Rogue Legacy came fairly early in the life cycle of the eighth generation of consoles. It offered charming accessibility with a large progression system and a sense of replayability. It was just what was needed out of the indie market while triple-A studios got used to the tech in front of them. It didn’t really do much to optimise the new hardware but it also didn’t need to. It had its niche and I’m confident many players look upon it fondly – even some five years on today. Retrospectively, this brings us to an important question – “Was Rogue Legacy as great as we think, or did it just come at a good time?”

The answer is yes, Rogue Legacy is still great.

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Rogue Legacy has a simple yet incredibly charming mix of old and new school art. It feels like an HD version of pixel art and this works very well. It retains the charm of old games without the blockiness or lack of clarity, and both items and enemies are clear and well-defined; something which is an absolute must for games where you can die very quickly. It needs to feel punishing but not unfair. Dying, before learning for the next time, is the best way of organically teaching you the ropes. If you die from undefined objects, you have nothing to learn from, thus it feels cheap. 

This moves us to the combat, and in Rogue Legacy this doesn’t have a huge amount of depth, but it is well-designed to feed you new controls, allowing you to learn how it works. You start with nothing but movement, an attack, and possibly a spell. These can be changed to include more spells and attacks but should you so wish you can also add a dash feature, a double jump or a floating mechanic for when you fall. This often drastically changes the way you deal with combat. The addition of a dash or two might make you more comfortable with a “run and gun” style combat. This is heightened by the fact the shoulder buttons work as a directional dash; rather than pointing in a direction to dash, you can move the opposite way you are looking, pushing the skill ceiling up another floor. 

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This is something Rogue Legacy plays with well. There’s consistently some goal or boss that’s just a little bit out of your depth and so it encourages you to go back in and learn how to overcome it. This is made even greater by optional bosses later on. As well as your standard bosses, there are those you can take on with certain gear and a specific level, meaning the only thing stopping you from beating it is you and your lack of skills.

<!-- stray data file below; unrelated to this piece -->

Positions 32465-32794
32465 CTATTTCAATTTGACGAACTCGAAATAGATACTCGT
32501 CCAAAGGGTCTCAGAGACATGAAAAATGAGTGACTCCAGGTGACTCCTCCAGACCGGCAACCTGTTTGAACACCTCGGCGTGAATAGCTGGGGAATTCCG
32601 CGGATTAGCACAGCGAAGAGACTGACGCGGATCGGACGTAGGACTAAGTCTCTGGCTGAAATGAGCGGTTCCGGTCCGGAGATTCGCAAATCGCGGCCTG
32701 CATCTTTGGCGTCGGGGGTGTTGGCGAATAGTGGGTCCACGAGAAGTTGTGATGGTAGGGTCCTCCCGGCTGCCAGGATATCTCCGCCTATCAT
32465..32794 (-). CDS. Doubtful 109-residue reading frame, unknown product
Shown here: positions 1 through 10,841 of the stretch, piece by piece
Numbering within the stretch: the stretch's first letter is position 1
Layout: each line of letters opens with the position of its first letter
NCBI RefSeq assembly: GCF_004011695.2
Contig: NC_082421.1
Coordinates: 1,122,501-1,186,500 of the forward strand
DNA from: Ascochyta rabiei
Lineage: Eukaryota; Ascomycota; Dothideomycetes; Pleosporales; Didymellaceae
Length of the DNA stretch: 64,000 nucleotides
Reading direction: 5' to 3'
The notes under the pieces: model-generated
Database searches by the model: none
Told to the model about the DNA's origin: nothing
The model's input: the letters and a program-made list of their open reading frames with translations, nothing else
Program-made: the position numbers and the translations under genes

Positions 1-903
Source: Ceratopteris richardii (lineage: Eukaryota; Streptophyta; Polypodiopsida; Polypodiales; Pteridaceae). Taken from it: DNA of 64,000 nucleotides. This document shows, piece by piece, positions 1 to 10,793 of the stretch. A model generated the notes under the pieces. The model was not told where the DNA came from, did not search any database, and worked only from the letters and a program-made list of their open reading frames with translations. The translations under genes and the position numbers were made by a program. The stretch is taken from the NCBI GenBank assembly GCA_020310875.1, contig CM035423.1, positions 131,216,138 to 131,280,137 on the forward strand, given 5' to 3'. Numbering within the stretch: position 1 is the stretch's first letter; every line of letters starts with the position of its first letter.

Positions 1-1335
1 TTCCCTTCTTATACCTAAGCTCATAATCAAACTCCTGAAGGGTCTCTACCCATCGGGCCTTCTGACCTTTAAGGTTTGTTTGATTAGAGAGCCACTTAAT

Rogue Legacy also has multiple upgrade systems. Most kills (and the destruction of some furniture) will net you gold and the majority, if not all, of that which you net throughout a run is lost when you take on another run – you are encouraged to spend as much of it as you can. The things you can spend that gold on range from permanent upgrades to your character to new equipment, whilst the upgrades move from more health, more carry weight, or less gold taken off of you for starting new runs. The equipment on the other hand tends to affect your abilities. Different pieces of armour might give you a dash or double jump feature. There’s a nice back and forth between these two categories as you level up your equipment load to justify having heavier armour. 

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This is all made even better with its character system. In most rogue-like titles, your base character is always the same, making the very start of each run very similar. Rogue Legacy is not most rogue-likes. When you die on your run, your actual character dies and you then take on the form of their sire, hence “Rogue Legacy”. This brings along with it the typical differences like stats and spells, but also strange differences like IBS and dwarfism. These small little traits work well to personify the characters.

This, in a nutshell, is what works so well. Rogue Legacy just oozes charm, from the characters, to the design to the art style. Every run is filled with small differences and makes you latch onto this weird family tree of characters. The fact that it came out, originally, almost a decade ago – before launching on Xbox One in 2015 – and still manages to capture the hearts of players is a testament to what this small team of nostalgic devs could accomplish. It’s fair to say they made a legacy.

If you haven’t yet played Rogue Legacy on Xbox One then head on over to the Xbox Store and make a start. It’ll only set you back £11.99.

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